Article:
Some days ago, La Sabana’s Gustico Fair took place in Costa Rica. The event brought small farmers together to showcase their products to other local and foreign businesses. In the event, 325 small farming companies had the opportunity to show their production to the public in general which included: other small businesses, distributors, and international buyers. Besides, these small producers did some reforestation work to recover green areas that had been illegally devastated.
The producers specialize in ‘homemade’ products from the fruits they harvest. In this type of conference, they showcase chocolate, jam and cheese among other ‘homemade’ products which can draw the attention of customers from other countries.
Characteristics of these activities
It is important to let people know how long these activities last and how much the entry pass costs.
First off, these interesting events don’t last more than four days. For example, one of the last activities in favor of the small producers was in La Sabana Park, some kilometers away from the Leon Cortés Monument and the Metropolitan Art Museum. No entry was needed because it was totally free and anybody could drop by to see the exhibition. That activity lasted until that Sunday evening.
Distributors, small business CEOs and producers are able to enjoy samples of games for kids, handmade food products and much more. These activities are usually free because the profits can be obtained from the sales, so there is no need to charge an entry fee. Moreover, charging an entry fee or a pass could take attractiveness away from the event, driving many curious away.
Food fairs are organized by the Ministry of Agriculture and Lovestock (MAG). Gustico is the result of the effort made by 14 pro-agricultural associations that strive to encourage farming development in Costa Rica. Banco Nacional and the Dos Pinos Cooperative often lend a hand to agricultural small businesses so that they can spearhead these activities.
Organic products, the spearhead of the agricultural economy in Costa Rica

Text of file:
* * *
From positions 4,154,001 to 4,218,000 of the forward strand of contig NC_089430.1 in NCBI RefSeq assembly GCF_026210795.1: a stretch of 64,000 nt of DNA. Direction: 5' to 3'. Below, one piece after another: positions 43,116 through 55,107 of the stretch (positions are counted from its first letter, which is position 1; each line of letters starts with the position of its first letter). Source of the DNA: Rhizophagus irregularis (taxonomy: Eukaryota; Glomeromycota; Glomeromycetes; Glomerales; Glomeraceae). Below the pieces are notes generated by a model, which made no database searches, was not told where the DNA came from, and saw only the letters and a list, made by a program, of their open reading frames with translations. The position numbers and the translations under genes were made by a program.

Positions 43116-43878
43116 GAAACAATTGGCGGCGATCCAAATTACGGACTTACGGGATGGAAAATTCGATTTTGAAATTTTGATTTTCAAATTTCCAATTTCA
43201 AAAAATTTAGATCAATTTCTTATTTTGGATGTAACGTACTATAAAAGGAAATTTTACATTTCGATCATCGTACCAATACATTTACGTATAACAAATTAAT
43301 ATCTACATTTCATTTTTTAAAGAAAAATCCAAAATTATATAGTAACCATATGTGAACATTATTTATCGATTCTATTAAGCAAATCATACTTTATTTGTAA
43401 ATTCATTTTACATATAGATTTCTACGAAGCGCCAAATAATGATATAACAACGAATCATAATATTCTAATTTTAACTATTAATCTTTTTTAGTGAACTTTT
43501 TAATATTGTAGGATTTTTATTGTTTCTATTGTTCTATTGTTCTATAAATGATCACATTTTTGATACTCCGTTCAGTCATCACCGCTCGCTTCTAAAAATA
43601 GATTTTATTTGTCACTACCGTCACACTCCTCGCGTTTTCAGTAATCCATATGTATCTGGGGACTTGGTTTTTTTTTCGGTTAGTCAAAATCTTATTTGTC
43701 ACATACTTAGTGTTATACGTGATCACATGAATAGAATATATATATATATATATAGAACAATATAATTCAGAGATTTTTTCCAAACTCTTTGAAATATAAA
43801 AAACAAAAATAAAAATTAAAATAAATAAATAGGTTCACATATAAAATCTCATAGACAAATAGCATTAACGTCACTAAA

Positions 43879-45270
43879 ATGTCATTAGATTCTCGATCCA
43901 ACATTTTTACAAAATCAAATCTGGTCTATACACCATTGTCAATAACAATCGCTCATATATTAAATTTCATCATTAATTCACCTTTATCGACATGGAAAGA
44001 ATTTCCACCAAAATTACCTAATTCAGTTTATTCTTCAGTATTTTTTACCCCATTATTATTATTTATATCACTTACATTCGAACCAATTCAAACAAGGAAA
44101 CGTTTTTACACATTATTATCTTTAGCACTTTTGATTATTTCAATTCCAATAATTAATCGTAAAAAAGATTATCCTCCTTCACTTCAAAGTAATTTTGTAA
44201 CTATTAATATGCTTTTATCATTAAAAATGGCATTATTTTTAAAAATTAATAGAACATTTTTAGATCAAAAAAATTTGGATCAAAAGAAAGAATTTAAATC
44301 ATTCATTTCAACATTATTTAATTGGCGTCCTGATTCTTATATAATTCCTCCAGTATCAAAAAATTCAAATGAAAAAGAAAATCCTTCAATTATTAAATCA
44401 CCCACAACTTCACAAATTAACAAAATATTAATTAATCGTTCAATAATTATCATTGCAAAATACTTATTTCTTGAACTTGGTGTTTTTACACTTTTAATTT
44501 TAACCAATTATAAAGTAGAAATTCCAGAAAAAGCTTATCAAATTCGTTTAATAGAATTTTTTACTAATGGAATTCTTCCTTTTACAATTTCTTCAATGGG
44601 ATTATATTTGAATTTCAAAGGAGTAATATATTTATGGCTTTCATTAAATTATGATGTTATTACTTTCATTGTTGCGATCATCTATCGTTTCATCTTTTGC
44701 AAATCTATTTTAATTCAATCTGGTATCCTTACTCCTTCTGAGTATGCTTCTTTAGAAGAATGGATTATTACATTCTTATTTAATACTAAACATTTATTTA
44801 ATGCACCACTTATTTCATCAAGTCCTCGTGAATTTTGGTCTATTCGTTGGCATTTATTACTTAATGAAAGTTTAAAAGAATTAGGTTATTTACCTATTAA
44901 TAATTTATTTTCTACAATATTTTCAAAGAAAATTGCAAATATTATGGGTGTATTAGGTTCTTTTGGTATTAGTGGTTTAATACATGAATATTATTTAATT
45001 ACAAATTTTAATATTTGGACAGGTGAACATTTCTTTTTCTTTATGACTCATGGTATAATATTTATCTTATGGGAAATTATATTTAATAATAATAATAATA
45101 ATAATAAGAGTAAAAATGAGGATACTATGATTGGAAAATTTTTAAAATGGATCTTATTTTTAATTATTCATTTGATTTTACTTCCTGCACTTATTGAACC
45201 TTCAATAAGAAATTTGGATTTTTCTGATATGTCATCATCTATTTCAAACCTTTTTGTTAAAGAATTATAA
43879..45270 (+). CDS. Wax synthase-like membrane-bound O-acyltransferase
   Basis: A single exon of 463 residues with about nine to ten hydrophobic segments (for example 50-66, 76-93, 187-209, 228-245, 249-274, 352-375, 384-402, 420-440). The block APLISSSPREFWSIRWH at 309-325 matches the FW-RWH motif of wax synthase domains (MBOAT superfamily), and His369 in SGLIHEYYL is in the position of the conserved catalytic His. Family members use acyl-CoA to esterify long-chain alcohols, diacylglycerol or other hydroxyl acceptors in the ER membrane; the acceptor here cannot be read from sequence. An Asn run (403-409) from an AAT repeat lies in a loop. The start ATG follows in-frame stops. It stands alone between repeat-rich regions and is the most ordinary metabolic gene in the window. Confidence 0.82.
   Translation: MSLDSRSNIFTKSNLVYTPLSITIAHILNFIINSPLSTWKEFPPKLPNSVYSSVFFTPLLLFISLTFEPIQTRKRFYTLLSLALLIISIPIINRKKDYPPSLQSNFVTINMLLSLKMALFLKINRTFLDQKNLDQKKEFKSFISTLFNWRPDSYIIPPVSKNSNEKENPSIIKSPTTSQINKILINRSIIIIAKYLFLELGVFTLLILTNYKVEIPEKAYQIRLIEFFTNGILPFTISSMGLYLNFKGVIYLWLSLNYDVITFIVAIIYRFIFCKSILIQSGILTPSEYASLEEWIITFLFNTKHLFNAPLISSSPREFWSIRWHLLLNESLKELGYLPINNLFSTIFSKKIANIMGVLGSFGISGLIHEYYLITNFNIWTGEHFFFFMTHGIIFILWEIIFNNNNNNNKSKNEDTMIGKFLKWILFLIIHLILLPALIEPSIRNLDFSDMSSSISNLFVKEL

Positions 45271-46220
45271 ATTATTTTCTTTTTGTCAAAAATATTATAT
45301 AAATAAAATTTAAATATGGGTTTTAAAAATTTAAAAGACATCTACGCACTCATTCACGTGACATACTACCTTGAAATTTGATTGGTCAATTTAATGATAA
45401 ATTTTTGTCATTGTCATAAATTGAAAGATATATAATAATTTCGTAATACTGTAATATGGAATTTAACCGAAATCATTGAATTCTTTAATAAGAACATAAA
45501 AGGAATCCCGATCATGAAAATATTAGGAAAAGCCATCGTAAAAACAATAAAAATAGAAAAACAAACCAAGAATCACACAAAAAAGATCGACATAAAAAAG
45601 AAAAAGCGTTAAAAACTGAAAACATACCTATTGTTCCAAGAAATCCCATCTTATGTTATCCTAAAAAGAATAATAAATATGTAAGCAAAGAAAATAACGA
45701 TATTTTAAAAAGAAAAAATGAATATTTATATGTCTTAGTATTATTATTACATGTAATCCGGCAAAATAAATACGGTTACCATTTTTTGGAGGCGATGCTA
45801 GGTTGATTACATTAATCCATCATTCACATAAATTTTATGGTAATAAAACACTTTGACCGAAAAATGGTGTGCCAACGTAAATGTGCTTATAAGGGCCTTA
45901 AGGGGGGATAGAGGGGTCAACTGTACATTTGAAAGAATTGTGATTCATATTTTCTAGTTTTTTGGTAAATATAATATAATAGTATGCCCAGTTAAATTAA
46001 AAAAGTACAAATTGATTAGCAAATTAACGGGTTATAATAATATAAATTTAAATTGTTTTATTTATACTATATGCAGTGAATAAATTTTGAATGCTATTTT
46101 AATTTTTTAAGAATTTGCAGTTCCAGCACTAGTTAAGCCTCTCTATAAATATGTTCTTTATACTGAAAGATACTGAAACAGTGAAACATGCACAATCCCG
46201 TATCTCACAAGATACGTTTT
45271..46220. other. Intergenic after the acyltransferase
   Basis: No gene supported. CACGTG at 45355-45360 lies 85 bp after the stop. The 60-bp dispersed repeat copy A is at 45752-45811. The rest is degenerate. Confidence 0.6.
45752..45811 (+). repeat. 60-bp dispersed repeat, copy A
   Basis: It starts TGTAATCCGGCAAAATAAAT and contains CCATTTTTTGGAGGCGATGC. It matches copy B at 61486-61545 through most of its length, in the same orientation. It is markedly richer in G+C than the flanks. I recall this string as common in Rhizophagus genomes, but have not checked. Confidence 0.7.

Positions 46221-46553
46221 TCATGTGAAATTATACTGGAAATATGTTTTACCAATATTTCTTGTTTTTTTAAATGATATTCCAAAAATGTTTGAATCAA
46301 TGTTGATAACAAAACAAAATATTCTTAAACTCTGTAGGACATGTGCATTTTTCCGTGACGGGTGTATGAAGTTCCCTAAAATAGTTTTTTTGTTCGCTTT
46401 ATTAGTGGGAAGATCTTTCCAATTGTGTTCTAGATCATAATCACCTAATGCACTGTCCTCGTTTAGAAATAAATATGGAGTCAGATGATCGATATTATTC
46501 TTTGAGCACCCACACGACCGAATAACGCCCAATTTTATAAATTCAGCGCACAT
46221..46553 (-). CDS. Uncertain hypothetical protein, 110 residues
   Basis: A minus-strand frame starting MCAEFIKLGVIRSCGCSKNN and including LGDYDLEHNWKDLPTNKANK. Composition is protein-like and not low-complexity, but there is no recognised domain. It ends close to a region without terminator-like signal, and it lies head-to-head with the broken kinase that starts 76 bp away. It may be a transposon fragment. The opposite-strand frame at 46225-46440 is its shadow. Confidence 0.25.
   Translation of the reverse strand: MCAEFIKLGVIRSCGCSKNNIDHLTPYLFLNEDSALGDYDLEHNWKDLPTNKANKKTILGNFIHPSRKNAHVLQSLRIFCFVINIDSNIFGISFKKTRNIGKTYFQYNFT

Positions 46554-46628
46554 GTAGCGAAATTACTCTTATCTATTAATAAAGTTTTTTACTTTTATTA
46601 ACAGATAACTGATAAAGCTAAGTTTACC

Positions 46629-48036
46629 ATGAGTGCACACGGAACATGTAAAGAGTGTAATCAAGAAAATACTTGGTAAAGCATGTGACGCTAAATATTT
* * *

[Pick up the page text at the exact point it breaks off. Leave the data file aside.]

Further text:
Organic products are really expensive in developed countries like the United States. Costa Rica’s soil is fertile enough as to produce a large number of mangoes, papayas, and guavas, among other tropical and exotic fruits. What makes food fairs attractive is precisely the word ‘organic’. Today, it is extremely difficult to find pesticide – free fruits, as most agricultural companies take care of their crops by utilizing pesticides and other chemicals that eventually affects the nature and chemistry of the fruit.
Exporting organic fruits and basing the economy on this type of crops is a step toward an eventual evolution of the economy. Organic products demand is sky-rocketing due to the disquieting increase in the number of chronic diseases such as cancer, diabetes, high-blood pressure and heart problems linked to the intake of frankenfood and genetically modified veggies. As a consequence, many visitors are looking to stay healthy and organic food is definitely an alternative.
Costa Rica is just taking advantage of the current situation in many countries where the incidence of incurable diseases is eye-popping.
More cooperatives participating
It is expected that more cooperatives and small producers can partake in food fairs. Food fairs are not only based on fruit production exhibitions, but also on food in general. The aim is to boost organic food production to the maximum and encourage people to prefer this kind of products over the chemically modified ones.